Desktop Security

Protecting your organization means guarding against attackers as well as internal problems. Tools are essential, but so is user education.

August 27, 2004

6 Min Read
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Our comprehensive desktop-security plan is four-pronged, consisting of software firewalls, encrypted channels, antivirus tools and user education. In fact, before you buy a single security item, you must have a user-education program and a system to enforce and maintain it.

The Always-On Alternative

Applications or drivers that run on the end user's PC--software firewalls--usually act as a kernel shim. The software intercepts the data being passed between the kernel and network card drivers, inspecting all network traffic passed through it.

There are two major types of software firewalls: port blockers and application blockers. Port blockers, which include the built-in Windows 2000/XP firewall and the IPtables on Linux, work just like gateway or Internet firewalls and can block communications only to or from specific TCP/UDP ports.

Regrettably, port blockers are useless on the desktop. For one thing, you'd have to open a wide range of ports for a user to take advantage of his or her most common applications. What's more, these firewalls can't distinguish between Internet Explorer and a hostile program sending traffic over Port 80.

Windows XP SP2 includes bug fixes, safeguards against hostile Web downloads and improved default settings. These may make your XP desktops safer, but they're not enough to keep users from making poor security decisions. And SP2 will do nothing to enhance security for Windows 2000. A low-end PC with Linux and IPtables loaded on it makes an excellent free gateway firewall for perimeter security. But for the desktop, we strongly recommend using an application-blocking firewall, such as ZoneAlarm or Sygate Personal Firewall Pro. For less than $50 a seat, these products offer excellent value.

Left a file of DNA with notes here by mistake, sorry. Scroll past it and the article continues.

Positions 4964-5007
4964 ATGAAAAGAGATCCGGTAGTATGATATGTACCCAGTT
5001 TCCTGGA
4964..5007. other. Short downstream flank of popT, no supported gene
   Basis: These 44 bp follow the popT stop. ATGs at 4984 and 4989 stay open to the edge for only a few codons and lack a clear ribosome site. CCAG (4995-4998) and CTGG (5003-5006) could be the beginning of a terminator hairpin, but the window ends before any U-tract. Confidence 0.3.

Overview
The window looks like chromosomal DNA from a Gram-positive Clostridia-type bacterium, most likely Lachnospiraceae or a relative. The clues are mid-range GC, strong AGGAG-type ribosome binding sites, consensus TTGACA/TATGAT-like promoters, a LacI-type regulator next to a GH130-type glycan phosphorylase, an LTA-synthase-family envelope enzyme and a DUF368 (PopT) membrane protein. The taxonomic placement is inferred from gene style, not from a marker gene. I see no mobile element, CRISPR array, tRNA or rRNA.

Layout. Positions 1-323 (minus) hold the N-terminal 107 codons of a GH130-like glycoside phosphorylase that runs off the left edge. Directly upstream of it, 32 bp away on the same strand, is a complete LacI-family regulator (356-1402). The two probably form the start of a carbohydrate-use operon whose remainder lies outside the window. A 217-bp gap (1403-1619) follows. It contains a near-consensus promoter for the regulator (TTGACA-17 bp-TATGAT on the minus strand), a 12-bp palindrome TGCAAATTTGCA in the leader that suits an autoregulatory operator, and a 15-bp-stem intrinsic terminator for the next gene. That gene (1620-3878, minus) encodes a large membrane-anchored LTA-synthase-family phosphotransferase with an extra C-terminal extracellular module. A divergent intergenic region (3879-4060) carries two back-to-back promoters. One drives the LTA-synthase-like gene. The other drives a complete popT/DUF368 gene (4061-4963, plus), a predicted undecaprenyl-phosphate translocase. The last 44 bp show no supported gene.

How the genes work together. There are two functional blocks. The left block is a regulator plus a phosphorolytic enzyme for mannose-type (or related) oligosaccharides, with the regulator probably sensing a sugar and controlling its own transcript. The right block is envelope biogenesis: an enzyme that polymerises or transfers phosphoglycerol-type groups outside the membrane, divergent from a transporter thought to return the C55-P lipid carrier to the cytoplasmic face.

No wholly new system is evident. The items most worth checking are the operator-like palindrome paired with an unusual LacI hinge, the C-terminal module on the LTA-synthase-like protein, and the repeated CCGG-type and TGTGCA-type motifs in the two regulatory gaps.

Unfortunately, these firewalls ask on-screen if a particular application may have permission to access the Internet. Uneducated users tend to click "OK," leaving your system vulnerable to hostile code. On the upside, application blockers can detect some Trojan horse applications, protect themselves from being terminated by rogue programs, perform limited intrusion detection and shun the IP address of an attacker while performing privacy data scrubbing.

Many desktop-firewall vendors offer both free and commercial versions of their products. Be sure to check the features. Usually, the free version has less functionality and lacks centralized management, rendering it less than ideal. Business use of the free version may require a commercial license anyway.

In addition to their consumer-centric, single-machine firewalls, Sygate and ZoneLabs make centrally managed versions. They cost around $70 a seat--and you'll need to factor in administration time. Still, they give the administrator central control over application access rather than letting the end user decide.